Server shipments up, revenues down in 2013

server sales are up, but revenues are not followingThe server numbers are not good. According to analyst firm , 2013 worldwide server shipments — orders placed and delivered — increased a scant 2.1 percent. Unfortunately, server revenues declined 4.5 percent reflecting the commoditization of the basic building blocks of data centers.

Server sales had been trending down most of 2013, with initial estimates placing the decline around 6 percent for the year. The year may have been saved for server vendors and resellers in the fourth quarter, when shipments increased a healthy 3.2 percent. But the fourth quarter was a bloodbath in terms of revenue. Overall, server revenues declined 6.6 percent the last three months of the year. IBM Corp. took the biggest hit, with server revenues declining 28.9 percent, and basically dragged down the entire segment.

Inc. saw server revenue decline 0.5 percent and Oracle Corp. posted at 4.7 percent decline. However, Co. reported a 6 percent increase in server revenue and Systems Inc. registered a whopping 34.5 percent uptick.

IBM also led the server vendors in shipment declines. Big Blue reported 20.6 decline in server shipments, where Dell posted a 5.4 percent slide. All the other major vendors posted single digit increases ranging from 3.5 percent for Fujitsu to 8.7 percent for .

The standout vendor is Huawei Technologies Co. Although the China-based vendor isn’t generating enough revenue to standout in the top 5 server vendors, it posted 188 percent increase in shipments.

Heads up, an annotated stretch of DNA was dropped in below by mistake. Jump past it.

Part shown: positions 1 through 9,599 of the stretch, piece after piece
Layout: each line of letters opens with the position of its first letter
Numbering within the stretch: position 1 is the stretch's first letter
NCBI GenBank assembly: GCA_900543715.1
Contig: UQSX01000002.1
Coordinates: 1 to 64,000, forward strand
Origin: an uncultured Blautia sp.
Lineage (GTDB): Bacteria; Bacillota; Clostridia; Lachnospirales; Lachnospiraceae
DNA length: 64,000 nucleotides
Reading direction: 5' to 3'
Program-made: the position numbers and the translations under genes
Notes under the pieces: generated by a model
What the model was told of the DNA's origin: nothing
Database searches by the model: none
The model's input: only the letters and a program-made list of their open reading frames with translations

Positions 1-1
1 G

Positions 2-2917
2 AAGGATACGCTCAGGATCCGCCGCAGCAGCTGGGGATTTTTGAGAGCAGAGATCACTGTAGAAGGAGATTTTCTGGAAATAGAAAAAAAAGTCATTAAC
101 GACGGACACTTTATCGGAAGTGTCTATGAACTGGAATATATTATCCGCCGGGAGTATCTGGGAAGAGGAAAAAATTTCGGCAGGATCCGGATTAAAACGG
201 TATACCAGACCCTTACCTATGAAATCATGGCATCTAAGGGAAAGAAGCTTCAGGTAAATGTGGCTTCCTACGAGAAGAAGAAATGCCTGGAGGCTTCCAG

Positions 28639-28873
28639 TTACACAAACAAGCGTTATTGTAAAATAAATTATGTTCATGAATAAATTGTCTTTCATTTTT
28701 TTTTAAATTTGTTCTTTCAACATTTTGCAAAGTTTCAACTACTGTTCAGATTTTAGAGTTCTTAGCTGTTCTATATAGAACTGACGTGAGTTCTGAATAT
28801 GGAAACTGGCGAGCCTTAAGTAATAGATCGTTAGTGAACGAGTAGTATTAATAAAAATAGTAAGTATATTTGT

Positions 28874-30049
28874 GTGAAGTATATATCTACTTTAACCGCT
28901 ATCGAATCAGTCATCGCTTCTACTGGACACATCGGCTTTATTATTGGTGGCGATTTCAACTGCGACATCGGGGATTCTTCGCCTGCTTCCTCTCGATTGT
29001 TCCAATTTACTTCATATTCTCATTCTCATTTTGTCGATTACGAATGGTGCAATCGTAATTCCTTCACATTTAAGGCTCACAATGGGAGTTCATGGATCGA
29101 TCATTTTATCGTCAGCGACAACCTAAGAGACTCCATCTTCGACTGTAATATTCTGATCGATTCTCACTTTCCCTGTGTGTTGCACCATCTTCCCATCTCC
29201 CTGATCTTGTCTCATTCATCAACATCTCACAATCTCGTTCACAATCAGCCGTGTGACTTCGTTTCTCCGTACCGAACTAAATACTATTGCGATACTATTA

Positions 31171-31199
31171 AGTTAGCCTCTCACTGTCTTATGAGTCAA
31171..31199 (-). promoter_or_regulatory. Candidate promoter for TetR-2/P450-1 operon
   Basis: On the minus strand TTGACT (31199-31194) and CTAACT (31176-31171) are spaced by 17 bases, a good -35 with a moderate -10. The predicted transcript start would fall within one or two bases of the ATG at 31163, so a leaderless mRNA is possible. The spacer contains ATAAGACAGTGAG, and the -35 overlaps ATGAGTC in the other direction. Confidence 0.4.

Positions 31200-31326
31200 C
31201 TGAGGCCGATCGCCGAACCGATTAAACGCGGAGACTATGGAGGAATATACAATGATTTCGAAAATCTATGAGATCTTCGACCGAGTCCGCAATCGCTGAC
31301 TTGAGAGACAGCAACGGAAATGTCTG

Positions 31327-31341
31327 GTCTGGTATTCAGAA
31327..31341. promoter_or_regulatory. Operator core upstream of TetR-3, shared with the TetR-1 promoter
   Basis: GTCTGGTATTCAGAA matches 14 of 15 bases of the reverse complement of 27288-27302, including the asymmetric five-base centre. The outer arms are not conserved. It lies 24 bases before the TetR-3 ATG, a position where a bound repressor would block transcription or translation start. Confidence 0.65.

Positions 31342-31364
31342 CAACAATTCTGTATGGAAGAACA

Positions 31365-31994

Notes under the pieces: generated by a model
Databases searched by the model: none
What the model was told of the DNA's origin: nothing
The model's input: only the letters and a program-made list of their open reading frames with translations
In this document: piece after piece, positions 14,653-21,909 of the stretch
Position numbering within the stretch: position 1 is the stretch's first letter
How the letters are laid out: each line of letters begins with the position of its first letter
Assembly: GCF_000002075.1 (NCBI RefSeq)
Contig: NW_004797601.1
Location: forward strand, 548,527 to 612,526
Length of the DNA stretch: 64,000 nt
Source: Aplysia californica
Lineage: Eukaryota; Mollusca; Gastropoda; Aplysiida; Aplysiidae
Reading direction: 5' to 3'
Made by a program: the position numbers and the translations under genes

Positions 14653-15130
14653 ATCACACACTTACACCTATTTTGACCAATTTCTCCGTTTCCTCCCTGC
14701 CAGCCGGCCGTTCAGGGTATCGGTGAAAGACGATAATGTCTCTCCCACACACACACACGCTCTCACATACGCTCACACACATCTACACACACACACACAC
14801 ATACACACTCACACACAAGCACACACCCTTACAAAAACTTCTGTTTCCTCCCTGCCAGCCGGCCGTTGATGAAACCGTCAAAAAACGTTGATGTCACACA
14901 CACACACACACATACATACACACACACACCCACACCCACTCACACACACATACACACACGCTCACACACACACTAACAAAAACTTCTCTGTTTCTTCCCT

Gartner says enterprise server budgets remain constrained, particularly in the RISC and mainframe segments. Demand for x86 and blade remains strong, as they are the mainstay of the data centers and infrastructure.

But what’s causing prices to fall? Increased competition, perhaps. , Huawei and others are pushing more product into the market at aggressive price points. But the bigger culprit may be demand-side economics. Basic laws of supply and demand dictate that when demand is high and supply is low, prices are high. When demand and supply are both high, prices moderate. But when demand is high among fewer consumers who buy in bulk, the price advantage goes to the customer.

Cloud service providers are consolidating the demand side of the market. They are building massive data centers and infrastructure to meet the growing appetite for cloud services. Because they are buying in bulk, they are putting pressure on vendors and resellers to make price concessions and grant discounts.

This is likely having a compounding effect on the commoditization of servers. In the late 1990s and early 2000s, server vendors believed high-end servers such as Sun Microsystem’s SPARC-based platform and Hewlett-Packard’s Integrity servers would be the backbone of Web-based services, as they delivered performance and reliability.

The cloud, however, is built on low-end, low-cost x86 servers. Service providers are able to string enough of these devices together to get the performance and reliability they need at a lower cost. Moreover, has extended the utility and performance of low-end servers.

If these two trends are valid, 2014 could see server shipments increase while revenues continue to slide. For solution providers, this will mean increased pressure of server margins, as well as a need for adding more value to server-based deals to offset revenue losses.

This article originally appeared on Channelnomics.com.

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